Like most things we do with our bodies, push-ups are half physical, half mental. We need muscles to push ourselves up from the ground, and a good strategy to keep going or even to get started in the first place. While we all know why we need our muscles, most of us are not familiar with the mental aspect of our performance. These two parts combine to make a performance successful:

1) The mental part – represented by the right strategy (inside);

2) The physical aspect – determined by the perfect setting (outside).

Your strategy is directly related to how you think and feel about yourself. That strategy consists of how you perform. The settings are determined by where you perform, and the equipment you use to perform (gear, audience, environment, etc.) To have a successful performance, you need to have the right strategy and the perfect setting. That is the reason why World and Olympic records are not broken in training. They are broken only in world-class competitions, and most of them in the finals.

Here’s an example of how that works: A few years ago, we had a push-up competition among the trainers at Results Gym in Sherman Oaks, CA. I offered to go first. My strategy was to do as many as I could, but not to the point of exhaustion. I had planned to stop right before I couldn’t do anymore. My structure was to do blocks of ten push-ups, then five, then blocks of fours, threes, two’s, and finally one push-up at a time until I could no longer push myself off the floor. The setting was the competition itself, the audience, and the other competitors. With that plan in mind, I was able to achieve my personal best – 166 pus-ups. However, the pound-per-pound strongest competitor by far, one of my trainers, had a different approach and ended up among the last competitors with fewer than 75 push-ups. Once I saw his strategy, I wasn’t surprised by his results. On that particular day, he had the right setting, but the wrong strategy. Baffled by his performance, he vowed to do more than everyone else after a few day’s rest. I warned him that next time we would do even fewer push-ups because there wouldn’t be anyone in the gym besides him and me. I was right. Although the next time he indeed had a better strategy, there was no energy in the room to help him achieve a personal record. This time, he only did 67 push-ups.

The moral of the story:

Just like a trampoline giving us a boost or the opposite, our mind can act just like quicksand, causing us to slow down, or even to choke. The combination of our strategy and the settings in which we perform dictate the outcome and the results we achieve.

Now, let’s look at the general population. What would most people say if you asked them to do, let’s say, ten push-ups? The answer would be: “I can’t.”  Most people immediately presume that they need to perform in a certain way – usually better, faster, and longer than they actually can.  Those same people would give you the same answer if you asked them to run ten miles, swim ten laps, lift weights, or if you asked them to cook a gourmet meal, build a shelf, fight a burglar, or survive three days without food.  They would, because we all believe we “know” how things need to get done and how we expect to feel.

We get our ideas from reading, research on the internet, social media, seeing others perform on stage, live events, or even by just hearing others talk about those ideas. These ideas turn into the voices in our heads telling us about the world around us – what we need to fit in, how to speak, act, walk, run, or perform. These voices tell us whether we can or cannot do things based upon how we feel about ourselves. However, when these voices tell us what to do and how to do it, they don’t choose as a reference an average male or female of the same age in similar physical shape. Oh, no. We always compare ourselves and our performance to someone faster, stronger, leaner, and better than we are. We apply this to every new task.  I don’t blame the average person for not wanting to even get out of bed to attempt measuring up against a world class athlete! I wouldn’t either! Our minds play tricks on us if we’re not careful. But it doesn’t have to be this way.  The rules are tight and strict, and not to our advantage. We religiously obey them. Our expectations act as prison walls keeping our dreams and goals outside. These walls obstruct our movement and prevent us from taking a deep breath. That explains why most of us don’t even attempt to do the ten push-ups or run, not ten miles, but even one. We don’t, because we run out of breath prematurely and don’t trust our bodies to takes us there.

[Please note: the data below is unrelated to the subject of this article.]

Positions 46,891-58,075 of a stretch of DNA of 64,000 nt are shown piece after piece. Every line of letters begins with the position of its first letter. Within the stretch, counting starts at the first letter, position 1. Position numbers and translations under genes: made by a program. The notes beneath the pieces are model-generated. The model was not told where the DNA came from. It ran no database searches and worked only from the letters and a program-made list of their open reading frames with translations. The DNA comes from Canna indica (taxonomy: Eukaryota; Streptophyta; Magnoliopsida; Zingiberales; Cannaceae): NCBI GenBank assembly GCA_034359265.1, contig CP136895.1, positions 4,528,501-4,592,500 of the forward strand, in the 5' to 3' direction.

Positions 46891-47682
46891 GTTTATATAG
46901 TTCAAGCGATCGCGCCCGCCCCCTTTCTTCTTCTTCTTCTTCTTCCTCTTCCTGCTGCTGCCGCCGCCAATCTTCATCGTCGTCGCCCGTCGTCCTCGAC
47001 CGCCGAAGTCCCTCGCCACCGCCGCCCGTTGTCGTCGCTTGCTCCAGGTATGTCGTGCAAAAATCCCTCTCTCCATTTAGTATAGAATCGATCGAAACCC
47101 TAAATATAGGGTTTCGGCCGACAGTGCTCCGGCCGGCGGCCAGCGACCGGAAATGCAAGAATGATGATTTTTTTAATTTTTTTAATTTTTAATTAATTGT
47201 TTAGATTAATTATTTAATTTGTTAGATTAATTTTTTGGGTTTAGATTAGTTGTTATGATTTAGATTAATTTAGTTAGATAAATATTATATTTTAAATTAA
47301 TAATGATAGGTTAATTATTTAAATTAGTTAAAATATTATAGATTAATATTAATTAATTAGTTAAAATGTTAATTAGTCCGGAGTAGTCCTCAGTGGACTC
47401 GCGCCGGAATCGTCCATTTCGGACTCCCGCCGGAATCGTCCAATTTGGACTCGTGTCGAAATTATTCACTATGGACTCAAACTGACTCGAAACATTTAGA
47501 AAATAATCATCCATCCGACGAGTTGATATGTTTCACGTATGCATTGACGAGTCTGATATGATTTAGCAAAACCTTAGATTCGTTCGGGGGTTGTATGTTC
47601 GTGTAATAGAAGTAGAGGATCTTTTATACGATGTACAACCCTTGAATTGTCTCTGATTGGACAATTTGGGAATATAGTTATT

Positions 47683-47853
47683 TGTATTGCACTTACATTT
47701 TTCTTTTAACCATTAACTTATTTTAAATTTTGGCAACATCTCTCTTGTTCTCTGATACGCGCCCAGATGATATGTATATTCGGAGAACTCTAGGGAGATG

Without proper mental training, our psyche will always bet on someone else to win first place – or the race against ourselves. If we want to achieve more of our goals, we need to be flexible with our expectations. Therefore, when it comes to doing push-ups, instead of comparing yourself with a pro athlete, how about starting to modify the number of push-ups to fit your own fitness level? Instead of trying to run a mile faster than you can, how about walking that mile? Don’t bite off more than you can chew. Set small goals and do as much as you can at the beginning of your journey. Raise the bar just high enough for you to reach it. Have the right approach and the proper settings when you go after your goals, and watch your dreams become a reality.

Let this story inspire you to gear up and start going after your goals. Take control of your mind, and your body will follow.

Thank you and wishing you the best of luck


Leo Frincu is a world wrestling champion, author, speaker and performance coach for business leaders and athletes worldwide. To learn more about his training philosophy, check out his latest book, “WELCOME HOME, 3 Simple Steps On How To Reach Your Highest Potential,” available on Amazon and iBooks.